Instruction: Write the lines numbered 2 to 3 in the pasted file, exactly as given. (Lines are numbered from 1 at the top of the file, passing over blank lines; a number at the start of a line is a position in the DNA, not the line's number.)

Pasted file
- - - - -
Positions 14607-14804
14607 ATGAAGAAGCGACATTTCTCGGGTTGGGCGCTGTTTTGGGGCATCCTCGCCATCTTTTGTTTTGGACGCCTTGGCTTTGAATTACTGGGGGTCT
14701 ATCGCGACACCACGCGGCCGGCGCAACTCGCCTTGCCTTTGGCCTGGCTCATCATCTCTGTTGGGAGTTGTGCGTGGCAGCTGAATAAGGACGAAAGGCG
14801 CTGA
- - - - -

14607 ATGAAGAAGCGACATTTCTCGGGTTGGGCGCTGTTTTGGGGCATCCTCGCCATCTTTTGTTTTGGACGCCTTGGCTTTGAATTACTGGGGGTCT
14701 ATCGCGACACCACGCGGCCGGCGCAACTCGCCTTGCCTTTGGCCTGGCTCATCATCTCTGTTGGGAGTTGTGCGTGGCAGCTGAATAAGGACGAAAGGCG